Second, many ULBs were highly dependent on IGTs. Transfers from the Central government are as stipulated by the Central Finance Commissions and through grants towards specific reforms, while State government transfers are as grants-in-aid and devolution of State’s collection of local taxes. Most ULBs were highly dependent on external grants — between 2012-13 and 2016-17, IGTs accounted for about 40% of the ULBs’ total revenue.

Stable and predictable IGTs are particularly important since ULBs’ own revenue collection is inadequate. While dependence on IGTs dipped over the years due to modest increase in own revenue, the scale of IGTs in India remained at around 0.5% of GDP, which is far lower than the international average of 2% to 5% of GDP.

This can be improved by increasing the revenue assigned to ULBs from the State governments, and by allocating a share of the State and Centre’s GST proceeds to ULBs. This will cushion ULBs’ balance sheets as they mobilise their own revenue and explore market-based instruments. IGTs can also incentivise ULBs to deliver better service quality and maintain fiscal discipline.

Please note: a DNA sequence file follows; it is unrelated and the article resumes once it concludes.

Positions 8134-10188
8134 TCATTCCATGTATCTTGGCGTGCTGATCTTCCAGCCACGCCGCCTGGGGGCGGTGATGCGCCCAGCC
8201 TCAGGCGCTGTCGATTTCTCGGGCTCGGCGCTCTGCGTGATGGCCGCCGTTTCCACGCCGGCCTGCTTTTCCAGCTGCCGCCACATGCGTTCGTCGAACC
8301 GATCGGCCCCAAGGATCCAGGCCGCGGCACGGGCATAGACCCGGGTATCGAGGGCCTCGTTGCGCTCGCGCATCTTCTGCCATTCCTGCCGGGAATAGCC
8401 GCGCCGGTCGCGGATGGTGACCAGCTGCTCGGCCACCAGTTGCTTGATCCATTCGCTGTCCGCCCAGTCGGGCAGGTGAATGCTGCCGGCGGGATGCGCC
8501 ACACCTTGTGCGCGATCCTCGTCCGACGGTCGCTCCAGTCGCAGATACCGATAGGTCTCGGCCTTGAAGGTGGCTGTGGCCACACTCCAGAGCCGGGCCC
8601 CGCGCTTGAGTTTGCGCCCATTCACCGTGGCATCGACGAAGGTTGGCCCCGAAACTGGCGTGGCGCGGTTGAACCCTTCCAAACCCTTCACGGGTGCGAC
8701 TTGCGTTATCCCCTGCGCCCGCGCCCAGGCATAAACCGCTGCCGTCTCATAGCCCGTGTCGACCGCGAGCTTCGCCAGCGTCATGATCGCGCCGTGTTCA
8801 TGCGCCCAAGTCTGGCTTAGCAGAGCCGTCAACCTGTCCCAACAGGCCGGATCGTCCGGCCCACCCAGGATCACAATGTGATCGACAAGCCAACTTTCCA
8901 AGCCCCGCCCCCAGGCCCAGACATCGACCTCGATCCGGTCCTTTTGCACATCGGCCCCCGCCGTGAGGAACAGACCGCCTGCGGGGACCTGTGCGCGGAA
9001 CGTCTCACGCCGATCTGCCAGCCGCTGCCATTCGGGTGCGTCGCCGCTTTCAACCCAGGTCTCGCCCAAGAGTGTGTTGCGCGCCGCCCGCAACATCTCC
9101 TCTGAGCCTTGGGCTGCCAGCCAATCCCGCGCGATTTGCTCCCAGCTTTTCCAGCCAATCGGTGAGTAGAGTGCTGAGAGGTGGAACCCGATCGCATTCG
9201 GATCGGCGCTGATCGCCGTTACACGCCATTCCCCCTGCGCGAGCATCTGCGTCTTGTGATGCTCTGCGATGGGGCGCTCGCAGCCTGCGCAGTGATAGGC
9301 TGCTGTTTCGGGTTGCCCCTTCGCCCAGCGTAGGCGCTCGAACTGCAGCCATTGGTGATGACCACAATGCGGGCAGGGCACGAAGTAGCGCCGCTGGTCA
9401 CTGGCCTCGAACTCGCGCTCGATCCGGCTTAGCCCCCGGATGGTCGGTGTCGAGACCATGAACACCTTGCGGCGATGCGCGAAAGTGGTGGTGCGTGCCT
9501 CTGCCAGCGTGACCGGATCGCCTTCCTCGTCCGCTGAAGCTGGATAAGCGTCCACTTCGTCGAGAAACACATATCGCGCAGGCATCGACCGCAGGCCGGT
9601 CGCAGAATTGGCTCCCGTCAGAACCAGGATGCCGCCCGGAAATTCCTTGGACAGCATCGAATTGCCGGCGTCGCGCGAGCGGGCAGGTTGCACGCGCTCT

Third, tax revenue is the largest revenue source for larger cities, while smaller cities are more dependent on grants. There are considerable differences in the composition of revenue sources across cities of different sizes. Class I-A cities (population of over 50 lakh) primarily depend on their own tax revenue, while Class I-B cities and Class I-C cities (population of 10 lakh-50 lakh and 1 lakh-10 lakh, respectively) rely more on IGTs.

Own revenue mobilisation in Class I-A cities increased substantially. It was primarily driven by increases in non-tax revenue. In the five-year period studied, tax revenue in Class I-A cities grew by about 11%, while non-tax revenue grew by about 30%. The external revenue dependency of these larger cities gradually reduced over time, from around 27% in 2012-13 to about 15% in 2016-17. Own revenues of Class I-B and Class I-C cities, on the other hand, were stagnant even while these cities grew in size.